For afore the harvest
Or vintage: the above metaphor is carried on; before the designs and schemes of the people above described are ripe for execution, who promised themselves a large harvest of their neighbours: when the bud is perfect;
when the bud of the vine is become a perfect grape, though unripe; when the scheme was fully laid, and with perfect and consummate wisdom as imagined, though not brought into execution: and the sour grape is ripening in the flower;
things go on and promise well, as if the issue would be according to expectation, and there would be a good vintage. The sour grape may denote the temper and disposition of the above people against their enemies, their ill nature, and enmity to them; or the sins and transgressions, for which the judgment denounced came upon them: he shall both cut off the sprigs with pruning hooks, and take
away [and] cut down the branches;
as the vinedresser; or rather as one that has no good will to the vine, cuts it with pruning hooks, not to make it better, but worse, and cuts off, not the dead withered and useless parts of it, but the sprigs that have buds and flowers, or unripe grapes, upon them, and even whole branches that have clusters on them, and takes them and casts them away, to be trodden under foot, or cast into the fire; so the Lord, or the king of Assyria, the instrument in the hand of God, should cut off the Ethiopians, or the Egyptians, with the sword, both small and great, when their enterprise should fail, and their promised success: or this is to be understood of the destruction of Sennacherib's army by the angel, when he was full of expectation of taking Jerusalem, and plundering that rich city. Jarchi and Kimchi interpret it of the destruction of the armies of Gog and Magog. The Targum is,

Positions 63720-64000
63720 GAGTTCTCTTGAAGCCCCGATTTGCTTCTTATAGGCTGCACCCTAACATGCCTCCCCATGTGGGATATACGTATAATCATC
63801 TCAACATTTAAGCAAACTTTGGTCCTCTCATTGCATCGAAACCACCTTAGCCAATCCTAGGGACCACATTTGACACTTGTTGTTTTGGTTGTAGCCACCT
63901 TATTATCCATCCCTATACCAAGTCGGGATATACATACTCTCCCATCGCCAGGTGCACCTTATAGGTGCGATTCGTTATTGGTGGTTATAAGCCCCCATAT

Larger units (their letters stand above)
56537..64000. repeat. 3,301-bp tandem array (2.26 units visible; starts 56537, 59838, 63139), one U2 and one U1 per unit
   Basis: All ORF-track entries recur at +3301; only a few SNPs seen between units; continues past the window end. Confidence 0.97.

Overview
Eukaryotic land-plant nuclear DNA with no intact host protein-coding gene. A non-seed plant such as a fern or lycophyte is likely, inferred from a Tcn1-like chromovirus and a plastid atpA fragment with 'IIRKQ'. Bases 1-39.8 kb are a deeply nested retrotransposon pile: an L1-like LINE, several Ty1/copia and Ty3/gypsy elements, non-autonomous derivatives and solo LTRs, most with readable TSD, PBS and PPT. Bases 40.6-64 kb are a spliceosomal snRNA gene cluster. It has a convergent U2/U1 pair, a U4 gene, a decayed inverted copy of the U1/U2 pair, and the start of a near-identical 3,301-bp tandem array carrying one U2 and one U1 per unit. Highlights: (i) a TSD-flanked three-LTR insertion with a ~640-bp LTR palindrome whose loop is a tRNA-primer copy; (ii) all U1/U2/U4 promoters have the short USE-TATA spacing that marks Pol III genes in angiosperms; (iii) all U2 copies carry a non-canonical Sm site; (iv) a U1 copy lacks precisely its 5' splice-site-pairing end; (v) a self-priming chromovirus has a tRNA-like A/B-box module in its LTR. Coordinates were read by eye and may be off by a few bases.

``and he shall kill the princes of the people with the sword, and their mighty ones he shall remove and cause to pass over.''